In the long-term the Additional Protocol will undermine the credibility of the system. The problem is that the impartiality of the IAEA depends upon a scientifically rational process, yet the Additional Protocol does not respect the limits of that process. In setting out to “provide assurance as to the absence of undeclared nuclear materials” the IAEA is setting itself up to fail. Proving a non-event stumbles on an irresolvable epistemological problem because we can never know for sure that there isn’t something else the IAEA overlooked. As a result, it asks too much of the inspectors. Under the auditing function an inspector performs for traditional Comprehensive Safeguards agreements, she or he could say with certainty, “I can verify that under the bounded conditions of the declaration, the facts on the ground match the statement at hand.” Anything above and beyond that is left up to others to interpret. However, under the Additional Protocol, in the final instance, any honest inspector will be force to say, “All we can tell you is what we have found, anything else we cannot know for sure.” If they have not found any evidence of an illicit nuclear program, yet suspicions abound, this conclusion will always be unsatisfactory because it cannot help us distinguish between violators and non-violators. Yet, a stronger statement in either direction will inevitably appear politically motivated.
This dynamic is apparent in the failure of the most recent negotiations between the IAEA and Iran. According to the IAEA Board Report, released on May 25, “Agency continues to verify the non-diversion of declared nuclear material at the nuclear facilities and LOFs [locations outside facilities where nuclear material is customarily used] declared by Iran under its Safeguards Agreement.” However, Iran refuses to implement its Additional Protocol and admit IAEA inspectors to undeclared sites. The IAEA is requesting access to Iran’s Parchin military complex, where it suspects that nuclear explosive tests were carried out. Iran, however, insists that these requests are politically motivated. Asked about Parchin, Iran’s IAEA ambassador, Ali Asghar Soltanieh was quoted as saying, “That is in fact one of the problems. The more you politicise an issue which was purely technical it creates an obstacle and damages the environment.”
For the sake of argument, let’s say Iran admits IAEA inspectors to Parchin and they find nothing, what would that prove? What kind of evidence would be sufficient to assure the IAEA and P5+1 that Iran does not have a clandestine nuclear program? How can you trust in a finding that by its very nature cannot be verified? In the case of Iraq, the US wasn’t satisfied until post-invasion inspections laid bare the entire country. If we continue down the same road, we are likely to end up with a similar outcome in Iran. This is an alternative for which the US government should be prepared. However, it is a less than desirable outcome for all parties involved.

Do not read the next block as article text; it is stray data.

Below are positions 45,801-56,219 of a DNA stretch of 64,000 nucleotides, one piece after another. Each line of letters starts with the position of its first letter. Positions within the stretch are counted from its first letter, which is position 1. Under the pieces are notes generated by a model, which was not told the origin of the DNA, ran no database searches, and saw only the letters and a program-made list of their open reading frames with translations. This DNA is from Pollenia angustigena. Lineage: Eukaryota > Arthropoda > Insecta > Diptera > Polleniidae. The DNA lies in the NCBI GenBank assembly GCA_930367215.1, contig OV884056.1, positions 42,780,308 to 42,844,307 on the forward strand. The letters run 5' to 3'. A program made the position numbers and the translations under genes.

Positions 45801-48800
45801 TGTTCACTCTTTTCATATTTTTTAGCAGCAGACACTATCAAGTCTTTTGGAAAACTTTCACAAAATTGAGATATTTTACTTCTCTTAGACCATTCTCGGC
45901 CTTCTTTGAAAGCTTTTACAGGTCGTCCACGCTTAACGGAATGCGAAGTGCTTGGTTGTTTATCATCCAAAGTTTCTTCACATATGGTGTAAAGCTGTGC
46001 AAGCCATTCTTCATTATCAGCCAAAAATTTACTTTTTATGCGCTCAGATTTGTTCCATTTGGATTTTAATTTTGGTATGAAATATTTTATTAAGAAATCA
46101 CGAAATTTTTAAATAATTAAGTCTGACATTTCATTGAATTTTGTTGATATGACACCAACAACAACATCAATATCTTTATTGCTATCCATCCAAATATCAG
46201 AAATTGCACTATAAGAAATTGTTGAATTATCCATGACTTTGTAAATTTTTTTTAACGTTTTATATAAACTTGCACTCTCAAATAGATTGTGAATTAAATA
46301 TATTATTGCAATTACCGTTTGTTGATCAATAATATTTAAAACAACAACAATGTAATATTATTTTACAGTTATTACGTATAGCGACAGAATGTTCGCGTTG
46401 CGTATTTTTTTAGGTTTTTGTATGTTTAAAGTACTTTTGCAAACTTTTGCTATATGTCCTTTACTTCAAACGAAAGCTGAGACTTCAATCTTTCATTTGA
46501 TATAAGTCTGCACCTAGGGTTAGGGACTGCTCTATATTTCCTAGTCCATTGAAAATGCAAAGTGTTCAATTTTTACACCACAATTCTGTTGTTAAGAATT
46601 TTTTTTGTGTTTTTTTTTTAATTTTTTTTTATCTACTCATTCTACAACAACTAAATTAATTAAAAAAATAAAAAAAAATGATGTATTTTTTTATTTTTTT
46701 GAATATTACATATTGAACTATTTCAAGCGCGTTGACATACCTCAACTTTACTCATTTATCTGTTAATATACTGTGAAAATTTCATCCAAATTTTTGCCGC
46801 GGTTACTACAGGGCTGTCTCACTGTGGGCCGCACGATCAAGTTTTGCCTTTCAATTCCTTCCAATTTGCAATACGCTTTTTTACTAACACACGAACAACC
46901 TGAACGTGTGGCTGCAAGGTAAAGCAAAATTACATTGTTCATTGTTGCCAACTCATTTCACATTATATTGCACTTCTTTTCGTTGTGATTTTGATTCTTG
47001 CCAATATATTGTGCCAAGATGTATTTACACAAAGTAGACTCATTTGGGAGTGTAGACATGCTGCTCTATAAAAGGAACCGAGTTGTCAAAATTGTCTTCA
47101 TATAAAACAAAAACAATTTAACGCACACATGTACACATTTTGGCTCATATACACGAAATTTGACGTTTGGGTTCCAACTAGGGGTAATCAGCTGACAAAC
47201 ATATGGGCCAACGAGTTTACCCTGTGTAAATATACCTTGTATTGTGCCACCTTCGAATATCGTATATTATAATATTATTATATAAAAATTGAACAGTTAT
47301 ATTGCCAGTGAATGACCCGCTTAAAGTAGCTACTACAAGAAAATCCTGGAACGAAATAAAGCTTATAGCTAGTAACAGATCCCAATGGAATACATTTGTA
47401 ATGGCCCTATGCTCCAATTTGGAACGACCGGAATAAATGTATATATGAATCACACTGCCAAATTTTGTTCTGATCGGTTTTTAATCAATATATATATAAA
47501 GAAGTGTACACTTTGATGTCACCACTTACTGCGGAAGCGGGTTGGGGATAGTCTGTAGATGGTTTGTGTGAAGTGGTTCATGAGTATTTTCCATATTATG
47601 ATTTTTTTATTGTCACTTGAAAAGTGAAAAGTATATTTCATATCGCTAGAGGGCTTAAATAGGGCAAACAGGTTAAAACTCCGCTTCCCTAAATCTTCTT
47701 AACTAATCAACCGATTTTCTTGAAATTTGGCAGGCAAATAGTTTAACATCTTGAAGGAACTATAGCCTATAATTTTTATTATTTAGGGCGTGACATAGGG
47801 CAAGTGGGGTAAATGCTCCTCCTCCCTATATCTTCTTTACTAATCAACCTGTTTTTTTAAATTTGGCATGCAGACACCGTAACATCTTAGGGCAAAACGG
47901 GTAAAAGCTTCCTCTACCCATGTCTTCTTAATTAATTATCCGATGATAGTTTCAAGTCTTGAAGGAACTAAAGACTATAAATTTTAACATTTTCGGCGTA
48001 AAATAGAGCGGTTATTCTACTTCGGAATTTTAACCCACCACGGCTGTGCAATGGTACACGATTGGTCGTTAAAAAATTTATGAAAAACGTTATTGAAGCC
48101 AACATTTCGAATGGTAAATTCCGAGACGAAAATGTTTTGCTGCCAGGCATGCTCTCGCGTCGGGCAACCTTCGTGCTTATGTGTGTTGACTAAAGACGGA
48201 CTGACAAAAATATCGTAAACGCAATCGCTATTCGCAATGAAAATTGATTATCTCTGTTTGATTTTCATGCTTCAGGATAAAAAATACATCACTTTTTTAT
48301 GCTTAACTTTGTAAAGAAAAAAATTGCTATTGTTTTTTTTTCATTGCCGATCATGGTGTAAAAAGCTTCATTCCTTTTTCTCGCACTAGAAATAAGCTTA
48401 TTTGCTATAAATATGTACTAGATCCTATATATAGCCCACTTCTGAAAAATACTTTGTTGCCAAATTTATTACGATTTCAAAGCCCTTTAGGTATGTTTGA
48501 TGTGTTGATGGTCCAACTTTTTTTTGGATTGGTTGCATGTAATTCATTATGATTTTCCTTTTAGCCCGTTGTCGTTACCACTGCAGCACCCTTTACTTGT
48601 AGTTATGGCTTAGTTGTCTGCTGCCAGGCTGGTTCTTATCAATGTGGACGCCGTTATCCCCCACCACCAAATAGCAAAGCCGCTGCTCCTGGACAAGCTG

If instead of basing safeguards policy on the principle of “trust, but verify,” we predicate it on the twin pillars of trust and verification, it changes the approach and, hopefully, the outcome. “Trust, but verify” poses trust and verification as alternatives to one another. That’s why Reagan liked the saying. It’s a funny way of saying you trust someone, while at the same time acknowledging that you don’t. “Trust and verify,” on the other hand, poses trust and verification as two complementary pillars, both of which are necessary for the functioning of effective safeguards. It also acknowledges the limitations of each pillar on its own.
The Additional Protocol has shifted the focus of safeguards policy from the more balanced approach of Comprehensive Safeguards, to an over-emphasis on verification. The principle of “trust and verify” would move the balance back toward a bounded approach to verification activities and an acknowledgement that IAEA inspections should be only one means of assessing the trustworthiness of nations and building confidence in the Nonproliferation Regime.
“Trust and verify” should also be the approach that the P5+1 brings to its round of talks with Iran scheduled for June 18-19 in Moscow. Both pillars will be necessary in order to stabilize the security dilemma in which all parties now find themselves. For Iran, this will mean agreeing to confidence building measures such as additional inspections. Bolstering verification is necessary to compensate for the trust deficit Iran created by carrying out clandestine enrichment activities of questionable legality. However, Iran also has to be able to trust that there is an alternative to US invasion other than through the self-reliance offered by a domestic nuclear arsenal. Focusing exclusively on sanctions as a coercive mechanism is a good way to get Iran to the table, but creating credible security assurance will be the only way to close the deal.